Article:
Blinking Lights Through Tomorrow Morning: Eels Look Back

The prolific singer/songwriter Mark Oliver Everett discusses new reissues of one of the band’s most fruitful periods

Music Features Eels
Blinking Lights Through Tomorrow Morning: Eels Look Back

Mark Oliver Everett isn’t one to look back. Given how he has chronicled devastating hardships through his long-running and constantly evolving musical project Eels, you can understand why he tends to focus on pushing forward. In the wake of his revelatory and deeply confessional 1998 album Electro-Shock Blues, Everett (commonly known as E.) began to write about the unspeakable losses he experienced within his immediate family, ushering in a new depth with his writing—a transformation that turned his inner thoughts into bare-bones prose to his listeners, no matter how dark or unflattering they seemed to the author.

This year, Vagrant Records has reissued four of the band’s albums that came from this fruitful period in Everett’s writing on vinyl—2005’s sprawling double album Blinking Lights and Other Revelations, 2009’s garage-rock-influenced Hombre Lobo, the gorgeously sombre 2010 album End Times and the electronic-leaning project from that same year Tomorrow Morning. I caught up with Everett Eels were wrapping up their latest North American tour behind, an extensive run of dates in support of last year’s Extreme Witchcraft, to see if he was able to find any new revelations in those records now that he has put some distance between them and the present.

Paste: You just reissued four pretty important records from the Eels discography: Blinking Lights and Other Revelations, Hombre Lobo, End Times, and Tomorrow Morning. How do you feel about revisiting all of this old material?

Everett: Yeah, it’s been a weird thing. Because I have to approve the masters for vinyl, I have to actually listen to the whole albums—and it’s always a case of [being] the first time I’ve heard them since back in the day. The Blinking Lights one in particular, it really surprised me at what an emotional experience it was for me. I really choked up a lot during it, and I was also kind of overwhelmed by thinking about how much hard work we put into it and thinking back about when we were making it. It was a good experience to hear all of it. I felt really good about it.

You recorded the Live at Town Hall album from the tour behind Blinking Lights. That tour included strings and some otherwise pretty stripped-down and unconventional instrumentation. Did you feel like those songs deserved special treatment that they wouldn’t have received at a regular Eels show?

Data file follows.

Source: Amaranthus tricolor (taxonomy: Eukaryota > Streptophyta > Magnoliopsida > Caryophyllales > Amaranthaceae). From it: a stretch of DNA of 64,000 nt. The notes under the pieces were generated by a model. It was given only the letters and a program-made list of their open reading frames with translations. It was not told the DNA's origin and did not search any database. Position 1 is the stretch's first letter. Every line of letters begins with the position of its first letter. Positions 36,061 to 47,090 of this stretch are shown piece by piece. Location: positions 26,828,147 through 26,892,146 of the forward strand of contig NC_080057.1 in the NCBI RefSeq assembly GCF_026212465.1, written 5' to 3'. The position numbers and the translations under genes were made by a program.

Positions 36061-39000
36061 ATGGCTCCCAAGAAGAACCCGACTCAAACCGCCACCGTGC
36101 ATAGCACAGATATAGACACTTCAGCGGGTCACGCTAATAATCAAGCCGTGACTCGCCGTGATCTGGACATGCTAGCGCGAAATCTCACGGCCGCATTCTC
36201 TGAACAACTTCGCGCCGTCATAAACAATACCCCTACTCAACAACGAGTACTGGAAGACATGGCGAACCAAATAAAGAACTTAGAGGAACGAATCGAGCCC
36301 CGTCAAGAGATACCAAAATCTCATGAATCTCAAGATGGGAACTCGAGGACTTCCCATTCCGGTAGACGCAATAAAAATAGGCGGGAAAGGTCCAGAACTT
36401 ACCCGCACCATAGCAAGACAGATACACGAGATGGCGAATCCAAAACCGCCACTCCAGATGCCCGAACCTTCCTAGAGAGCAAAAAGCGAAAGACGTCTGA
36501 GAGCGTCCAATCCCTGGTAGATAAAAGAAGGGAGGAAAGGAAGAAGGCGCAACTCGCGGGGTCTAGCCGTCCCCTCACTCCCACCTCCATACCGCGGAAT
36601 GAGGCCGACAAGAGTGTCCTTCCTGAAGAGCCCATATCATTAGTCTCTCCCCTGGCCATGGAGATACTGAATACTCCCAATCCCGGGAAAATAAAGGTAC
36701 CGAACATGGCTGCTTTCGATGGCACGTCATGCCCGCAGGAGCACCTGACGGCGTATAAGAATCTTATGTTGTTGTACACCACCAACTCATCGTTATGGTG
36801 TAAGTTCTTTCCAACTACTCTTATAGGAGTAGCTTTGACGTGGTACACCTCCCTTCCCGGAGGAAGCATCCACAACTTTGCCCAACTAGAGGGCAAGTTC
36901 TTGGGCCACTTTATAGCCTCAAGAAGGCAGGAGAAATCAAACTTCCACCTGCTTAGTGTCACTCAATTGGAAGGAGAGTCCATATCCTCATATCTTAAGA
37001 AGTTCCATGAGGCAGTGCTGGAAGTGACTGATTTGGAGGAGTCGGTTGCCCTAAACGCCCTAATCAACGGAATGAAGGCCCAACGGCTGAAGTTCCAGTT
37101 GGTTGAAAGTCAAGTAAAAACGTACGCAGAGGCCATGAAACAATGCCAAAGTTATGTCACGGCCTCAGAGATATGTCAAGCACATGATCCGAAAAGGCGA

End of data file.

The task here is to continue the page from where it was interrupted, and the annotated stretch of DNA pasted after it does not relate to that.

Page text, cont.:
Yeah, we really set out to do something unique for that tour by having four string players and having a bunch of acoustic keyboards. It was a very acoustic affair. The drums were a set of suitcases. It was quite an ordeal putting it together. If you watch the Live At Town Hall concert film, it seems like we’re really on top of everything—but the tour was complete mayhem. We had a tour manager who had never been a tour manager before, and we were just flying by the seat of our pants. It was just so much work and so difficult but all the shows were fantastic. So, knock on wood that it worked.

Was there a sense of uncertainty for each show and getting ready for that special Town Hall gig?

Constantly, getting every gig. The inexperienced tour manager guy was so inexperienced that, I remember at one point, it was like the drive we’re on right now—where we’re going from Seattle to somewhere really far away. He miscalculated the drive by two days, so we had to find ways to get to the next show really fast. I think we ended up having to fly or something from Boise, or whatever it was.

Adding so many moving parts in the reconfiguration of the Eels band, that must have been a logistical nightmare.

Yeah, it really was. I’m really proud of the record, too. Another aspect of it, that I believe to my knowledge, is that it’s the only album made in the history of music that features Tom Waits, Peter Buck, John Sebastian from the Lovin Spoonful and my dog, Bobby Jr., all on the same record.

It might be an impossible task to rank those features, but could you give it a try?

I mean, I gotta go with Bobby Jr. first, of course. And then Tom Waits is a close second. But none of them are slouches. One great thing on that tour was Tom. On the album, we did that through the mail. I talked to him on the phone, but I hadn’t ever met him in person. He’s a person who’s such a hero of mine. I remember a time when I was at a concert sitting there in the audience and looking at him on stage, just trying to imagine him as a real person that you see walking down the street—and I could not imagine it. So, the first time we actually met him was when he came to our show in San Francisco on that tour. It was just surreal. We walked off stage in-between encores and he was just standing there on the side of the stage and I couldn’t believe that I was standing in front of Tom Waits. I was so nervous, and I did that really awkward thing where I just continuously hugged him. His body stiffened up and he made this kind of Frankenstein [snarls like a monster]. It made it all real, because it was a very Tom Waitsian sound. [Laughs]